What does the First Amendment really do?
The First Amendment is one of the bedrocks of our country. It remains as relevant today as when it was enacted on December 15, 1791. The Amendment protects freedom of religion, speech and the press, as well as the right to assemble and to petition the government. It guarantees Americans the freedom to exercise our differences and express our ideas. Above all, the freedoms given to us by the First Amendment inform our government to respect and uphold these rights.
We urge you to mark your calendars for the week of November 13-16, 2017 as Western Piedmont Community College will host the 2017 Fall Speakers Forum/Ervin Constitutional Issues Program with the topic being the First Amendment. Our presenters will focus specifically on the freedom of religion, speech, and press. All presentations are free and open to the public. They will be held in WPCC’s Leviton Auditorium located in Moore Hall [map] with receptions being held after each event.
The Fall Speakers Forum/Ervin Constitutional Issues Program has a long history at WPCC, beginning in 1967. The annual event, hosted by the Department of Humanities and Social Sciences and the Senator Sam J. Ervin Library, consists of three days where students, faculty, staff, and the local community explore a timely topic and engage in conversation. Discussions have covered a variety of topics over the years and we have an archive of prior Speakers Forum topics online. The event is sponsored by the WPCC Student Government Association, the Department of Workforce Development and Continuing Education and donors who give to the Western Piedmont Foundation. To make a contribution in support of the forum, please visit www.wpcc.edu/foundation.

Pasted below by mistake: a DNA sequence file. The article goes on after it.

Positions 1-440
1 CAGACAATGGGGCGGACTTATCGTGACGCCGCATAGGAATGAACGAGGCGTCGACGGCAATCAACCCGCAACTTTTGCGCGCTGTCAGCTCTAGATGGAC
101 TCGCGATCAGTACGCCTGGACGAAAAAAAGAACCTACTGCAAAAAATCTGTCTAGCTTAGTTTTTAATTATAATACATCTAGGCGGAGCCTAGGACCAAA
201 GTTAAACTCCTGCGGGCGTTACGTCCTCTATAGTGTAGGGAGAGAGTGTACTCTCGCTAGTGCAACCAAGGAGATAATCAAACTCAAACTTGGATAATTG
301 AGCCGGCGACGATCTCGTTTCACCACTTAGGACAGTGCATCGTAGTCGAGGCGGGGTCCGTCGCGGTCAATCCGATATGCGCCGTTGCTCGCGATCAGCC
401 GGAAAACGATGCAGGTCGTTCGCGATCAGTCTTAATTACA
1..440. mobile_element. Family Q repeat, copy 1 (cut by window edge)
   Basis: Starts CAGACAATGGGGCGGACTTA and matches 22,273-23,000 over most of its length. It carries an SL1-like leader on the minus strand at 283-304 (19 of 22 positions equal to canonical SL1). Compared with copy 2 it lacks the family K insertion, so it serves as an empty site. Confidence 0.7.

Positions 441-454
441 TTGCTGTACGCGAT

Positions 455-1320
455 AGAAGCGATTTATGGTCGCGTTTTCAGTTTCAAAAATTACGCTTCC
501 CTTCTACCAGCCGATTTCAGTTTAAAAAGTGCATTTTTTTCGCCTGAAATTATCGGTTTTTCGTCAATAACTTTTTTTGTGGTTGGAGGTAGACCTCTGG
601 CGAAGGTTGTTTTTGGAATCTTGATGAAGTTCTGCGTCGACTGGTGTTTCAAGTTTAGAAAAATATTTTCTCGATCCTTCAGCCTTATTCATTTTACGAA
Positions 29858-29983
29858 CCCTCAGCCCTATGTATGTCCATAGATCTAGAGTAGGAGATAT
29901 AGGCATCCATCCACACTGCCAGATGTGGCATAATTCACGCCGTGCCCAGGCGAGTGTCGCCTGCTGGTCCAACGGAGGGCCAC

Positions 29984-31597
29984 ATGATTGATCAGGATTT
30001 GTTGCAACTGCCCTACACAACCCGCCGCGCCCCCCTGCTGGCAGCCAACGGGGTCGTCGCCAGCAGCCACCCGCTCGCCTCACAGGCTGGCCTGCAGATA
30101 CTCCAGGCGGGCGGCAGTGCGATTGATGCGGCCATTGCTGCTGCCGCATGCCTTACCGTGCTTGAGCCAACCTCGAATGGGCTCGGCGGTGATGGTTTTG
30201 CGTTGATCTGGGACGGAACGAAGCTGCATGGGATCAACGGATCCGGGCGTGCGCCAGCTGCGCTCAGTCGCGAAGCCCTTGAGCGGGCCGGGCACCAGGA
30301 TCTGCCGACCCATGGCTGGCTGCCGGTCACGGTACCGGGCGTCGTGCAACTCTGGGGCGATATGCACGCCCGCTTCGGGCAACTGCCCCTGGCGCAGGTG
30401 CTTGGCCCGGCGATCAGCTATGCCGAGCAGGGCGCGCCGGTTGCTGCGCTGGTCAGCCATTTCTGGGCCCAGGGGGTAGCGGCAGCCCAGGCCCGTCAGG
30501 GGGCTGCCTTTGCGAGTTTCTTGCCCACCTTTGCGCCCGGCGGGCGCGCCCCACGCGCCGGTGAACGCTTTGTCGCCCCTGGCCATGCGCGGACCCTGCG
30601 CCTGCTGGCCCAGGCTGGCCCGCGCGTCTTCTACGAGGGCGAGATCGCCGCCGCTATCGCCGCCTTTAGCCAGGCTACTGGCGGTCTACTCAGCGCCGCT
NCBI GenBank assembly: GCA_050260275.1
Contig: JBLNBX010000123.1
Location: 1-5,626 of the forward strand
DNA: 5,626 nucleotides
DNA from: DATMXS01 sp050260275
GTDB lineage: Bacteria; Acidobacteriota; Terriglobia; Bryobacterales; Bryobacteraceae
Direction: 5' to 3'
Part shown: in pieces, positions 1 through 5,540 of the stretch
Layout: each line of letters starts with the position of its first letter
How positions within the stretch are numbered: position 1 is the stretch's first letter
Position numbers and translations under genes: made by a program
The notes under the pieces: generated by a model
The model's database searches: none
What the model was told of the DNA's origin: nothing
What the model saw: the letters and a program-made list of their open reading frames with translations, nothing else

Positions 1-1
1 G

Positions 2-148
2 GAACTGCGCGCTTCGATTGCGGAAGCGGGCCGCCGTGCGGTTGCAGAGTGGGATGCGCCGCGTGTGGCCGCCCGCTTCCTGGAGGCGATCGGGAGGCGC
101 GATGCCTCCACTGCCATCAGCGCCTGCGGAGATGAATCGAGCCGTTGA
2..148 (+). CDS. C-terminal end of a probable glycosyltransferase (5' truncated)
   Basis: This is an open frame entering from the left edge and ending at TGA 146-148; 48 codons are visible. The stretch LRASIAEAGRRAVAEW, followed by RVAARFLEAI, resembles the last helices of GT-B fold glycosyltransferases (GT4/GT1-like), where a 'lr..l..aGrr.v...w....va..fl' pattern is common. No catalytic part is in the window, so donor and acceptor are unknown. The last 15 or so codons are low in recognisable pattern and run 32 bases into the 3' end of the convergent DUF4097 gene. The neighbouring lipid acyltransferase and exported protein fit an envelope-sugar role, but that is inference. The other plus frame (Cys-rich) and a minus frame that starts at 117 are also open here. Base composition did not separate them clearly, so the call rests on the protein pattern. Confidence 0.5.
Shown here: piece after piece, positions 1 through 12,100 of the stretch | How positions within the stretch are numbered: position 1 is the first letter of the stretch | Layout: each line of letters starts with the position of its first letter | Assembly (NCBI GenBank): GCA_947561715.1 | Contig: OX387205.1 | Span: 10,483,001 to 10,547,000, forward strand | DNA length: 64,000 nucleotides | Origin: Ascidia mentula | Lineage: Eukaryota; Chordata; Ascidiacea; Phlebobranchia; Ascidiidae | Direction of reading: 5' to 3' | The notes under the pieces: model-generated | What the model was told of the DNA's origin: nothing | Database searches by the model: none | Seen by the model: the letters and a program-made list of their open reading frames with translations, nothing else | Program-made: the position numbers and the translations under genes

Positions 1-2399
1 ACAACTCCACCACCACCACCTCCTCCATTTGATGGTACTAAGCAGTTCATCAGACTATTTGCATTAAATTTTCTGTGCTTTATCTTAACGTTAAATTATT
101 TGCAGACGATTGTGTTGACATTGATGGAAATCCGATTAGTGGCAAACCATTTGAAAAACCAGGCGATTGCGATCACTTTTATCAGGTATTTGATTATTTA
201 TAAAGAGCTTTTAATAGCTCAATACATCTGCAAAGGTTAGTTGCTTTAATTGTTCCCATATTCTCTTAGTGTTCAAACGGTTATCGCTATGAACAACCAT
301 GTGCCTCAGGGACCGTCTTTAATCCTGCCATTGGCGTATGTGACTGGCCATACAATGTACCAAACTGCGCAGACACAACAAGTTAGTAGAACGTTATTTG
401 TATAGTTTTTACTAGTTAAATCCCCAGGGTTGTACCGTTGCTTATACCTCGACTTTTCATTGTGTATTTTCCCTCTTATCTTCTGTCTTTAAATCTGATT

We hope you will make plans to join us for this timely topic this November.
2017 Forum Events
The Right to be Wrong: Why Religious Freedom Belongs to Everyone
Monday, November 13, 7:00 p.m., Leviton Auditorium, Moore Hall [map]
One of the hallmarks of religious liberty is that it protects people of all faiths, even if their beliefs seem strange, confusing, or even just silly. We may think that another’s belief is wrong, but the premise behind religious freedom is that people have the right to be wrong.
This right is very broad, especially in the U.S. But there are also limits to this right. Asma Uddin will explore the right – and its limits — by looking at several American religious liberty cases in the kickoff presentation of the 2017 Forum.
Countries other than the U.S. are far stricter on religious liberty. Ms. Uddin will discuss some of the hot button religious liberty issues in these countries, including, among others, French laws against religious garb and blasphemy laws in Pakistan.
Asma T. Uddin is the Founder and Director of Strategy for the Center for Islam and Religious Freedom (CIRF), a Washington, D.C.-based non-profit engaged at the intersection of Islam and religious freedom. She is also the founding editor-in-chief of altmuslimah.com, a web magazine covering issues pertinent to gender-and-Islam. Uddin also serves as a faculty member at George Mason University Law School and at the Religious Freedom Center of the Washington, D.C.-based, Newseum Institute.
Prior to founding CIRF, Uddin served as counsel with Becket, a non-profit law firm specializing in U.S. and international religious freedom cases, where she represented clients in federal appellate courts and at the U.S. Supreme Court. Uddin is a term member of the Council on Foreign Relations. She has been published by numerous law reviews and prominent university presses and speaks nationally and internationally on religious liberty topics. She is also an expert advisor on Freedom of Religion or Belief at the Organization for Security and Cooperation in Europe.